Another Letter to My Children

What could I do? How could I find out whether this elegant gentleman was really one of the thousands of beasts of the Holocaust?

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J. Philip Rosen

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Arutz 7
Dear Children,

First of all, I want to remind you how much I love you; your mother and you are my world.

He sat there like a prince, straight and upright in his chair, slim and fit, the bright sun reflecting off his gleaming white hair as it does off a shining new airplane on a runway. He was loving life ? his exquisite meal on his plate, his fine wine, his female companions, one about 20 years younger than him, perhaps a second wife, a woman of style and leisure, elegance and grace, the second, perhaps a daughter , pretty and young. He had it all and was still just 85 years young. And oh the arrogance; screaming at the poor waiter, who spilled a droplet of wine on the tablecloth. I watched and wondered, as I do when I see any German male 80 and over, what did he do? Please don't tell me he was at the Russian front; it can't be that all Germans who survived or missed the Nuremburg trials were assigned to the Russian front during the war.

Was he the one? Was he the guard who tortured by grandparents, who subjected my uncles and aunts and cousins, dozens of cousins, to unimaginable degradation? Was he the beast who humiliated so many Jews until their will to live left them forever? Could he be the one?

We were sitting in a lovely outdoor caf? in that city in which the unimaginable crimes against humanity were revealed to the world in painstaking detail, Nuremberg. My colleagues were enjoying a pleasant and tasty dinner while all I could do was stare.

What could I do? How could I find out whether this elegant gentleman was really one of the thousands of beasts of the Holocaust?

No, I couldn't find out, I would never know. But I had an idea.

As the sun began to set, I excused myself from my colleagues and stood up. I walked to the corner of the well-trimmed garden adjoining the caf?, to a spot which could be seen by only one table - that occupied by my white-haired obsession and his dining companions. I stood there and took out of my pocket my yarmulke; a big black, velvet yarmulke, unmistakable, identifying its owner as a Jew. Not just any Jew, but a Jew proud of his heritage, proud of his background, proud of his future. And I stood there in full view of his tiny audience, and began my afternoon (mincha) prayers, slowly, passionately, with a concentration I find I can muster up only on the high holidays, shuckling oh-so-slowly, oh-so-discretely, but oh-so-noticeably.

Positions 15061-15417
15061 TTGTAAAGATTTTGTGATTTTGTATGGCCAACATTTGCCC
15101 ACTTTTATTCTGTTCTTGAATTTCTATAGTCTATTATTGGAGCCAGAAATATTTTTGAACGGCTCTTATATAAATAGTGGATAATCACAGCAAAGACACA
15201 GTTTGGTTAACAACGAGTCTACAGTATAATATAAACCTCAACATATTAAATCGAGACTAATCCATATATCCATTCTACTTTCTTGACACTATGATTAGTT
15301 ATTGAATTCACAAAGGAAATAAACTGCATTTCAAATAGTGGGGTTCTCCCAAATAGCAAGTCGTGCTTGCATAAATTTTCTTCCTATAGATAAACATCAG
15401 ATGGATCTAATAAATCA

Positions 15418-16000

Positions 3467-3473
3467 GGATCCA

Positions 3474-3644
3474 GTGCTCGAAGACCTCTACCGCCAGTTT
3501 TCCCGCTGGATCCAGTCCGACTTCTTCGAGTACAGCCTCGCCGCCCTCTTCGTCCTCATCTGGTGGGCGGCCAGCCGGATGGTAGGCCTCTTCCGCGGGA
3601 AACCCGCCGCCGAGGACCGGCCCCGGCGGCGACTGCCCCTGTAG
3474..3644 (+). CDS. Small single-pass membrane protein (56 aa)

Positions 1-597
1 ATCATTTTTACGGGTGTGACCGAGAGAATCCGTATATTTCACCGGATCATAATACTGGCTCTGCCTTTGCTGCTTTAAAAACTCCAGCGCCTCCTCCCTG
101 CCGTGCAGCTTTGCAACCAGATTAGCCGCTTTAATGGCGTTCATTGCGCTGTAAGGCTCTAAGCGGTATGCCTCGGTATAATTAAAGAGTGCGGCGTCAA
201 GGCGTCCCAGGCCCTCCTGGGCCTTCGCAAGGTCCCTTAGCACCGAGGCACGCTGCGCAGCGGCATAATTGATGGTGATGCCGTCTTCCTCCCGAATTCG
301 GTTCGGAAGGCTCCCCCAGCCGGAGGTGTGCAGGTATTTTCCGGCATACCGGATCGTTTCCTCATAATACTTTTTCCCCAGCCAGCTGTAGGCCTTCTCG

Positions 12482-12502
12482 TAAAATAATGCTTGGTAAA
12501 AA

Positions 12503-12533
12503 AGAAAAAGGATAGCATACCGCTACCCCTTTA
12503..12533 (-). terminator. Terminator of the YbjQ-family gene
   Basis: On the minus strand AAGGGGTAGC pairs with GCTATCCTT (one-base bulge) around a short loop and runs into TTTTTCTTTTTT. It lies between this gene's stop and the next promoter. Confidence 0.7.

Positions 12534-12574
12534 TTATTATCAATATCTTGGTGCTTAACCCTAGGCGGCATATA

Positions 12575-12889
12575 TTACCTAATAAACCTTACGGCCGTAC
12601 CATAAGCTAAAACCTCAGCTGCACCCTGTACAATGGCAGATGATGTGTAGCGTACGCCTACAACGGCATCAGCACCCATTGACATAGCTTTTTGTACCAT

As I finished I looked toward the table and caught the three of them staring; the young girl with a look of bewilderment - what is he doing, why is he mumbling to himself and swaying front and back, left and right, and what is that funny hat on his head? The wife, or mother, or living companion, looked away immediately with no perceptible reaction whatsoever. But he - he glared, with a clearly identifiable, unmistakable stare - a hatred I can't imagine I ever saw, I ever experienced.

And that was when I knew. Yes, I knew. We had won. I knew we had won. When the Nazis, G-d curse their names forever, began their period of torture, degradation and destruction leading up to the near annihilation of European Jewry, they began by destroying (or attempting to destroy) our religion - filling in our mikvahs (ritual baths), burning down our shuls. Without their G-d, the message was, the Jews can and will be destroyed.

The anger that burned in the man was a recognition that he may have survived; there may not be a single Jew left in Nuremburg; six million Jews may have been destroyed, including 1.5 million children, but the Jewish people survived. And he - he failed in his mission.

As I sit here on my plane back to the U.S. of A, thinking about that event twelve hours ago, I think as well of the current attempts to destroy our beliefs, our religion; the Arabs call this war the al-Aqsa Intifada - named after the mosque they built over our holiest place in the world. Their first targets were our holy sites - Joseph's Tomb, Rachel's Tomb, the Western Wall, the Cave of our Forefathers in Hebron. This is, was, and will always be, a holy war.

Mr. Abbas, the new (supposed) leader of the Arabs living in Judea, Samaria and Gaza, I have a message for you. All attempts to destroy the Jewish people have failed, as will yours if you try to force Israel to give up our holy cities, if you try to destroy our religion, our belief. Just as the Nazis failed in their holy war, so will you.

And I'll bet my life on that!
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J. Philip Rosen is the Chairman of American Friends of Likud , a member of the Conference of Presidents of Major American Jewish Organizations, and the Chairman of Media Watch International.

Mr. Rosen?s first open letter published on Israel National News.com, ?A Letter to My Children - From Hell to Heaven?, can be found in our archives at http://www.israelnationalnews.com/article.php3?id=1545.


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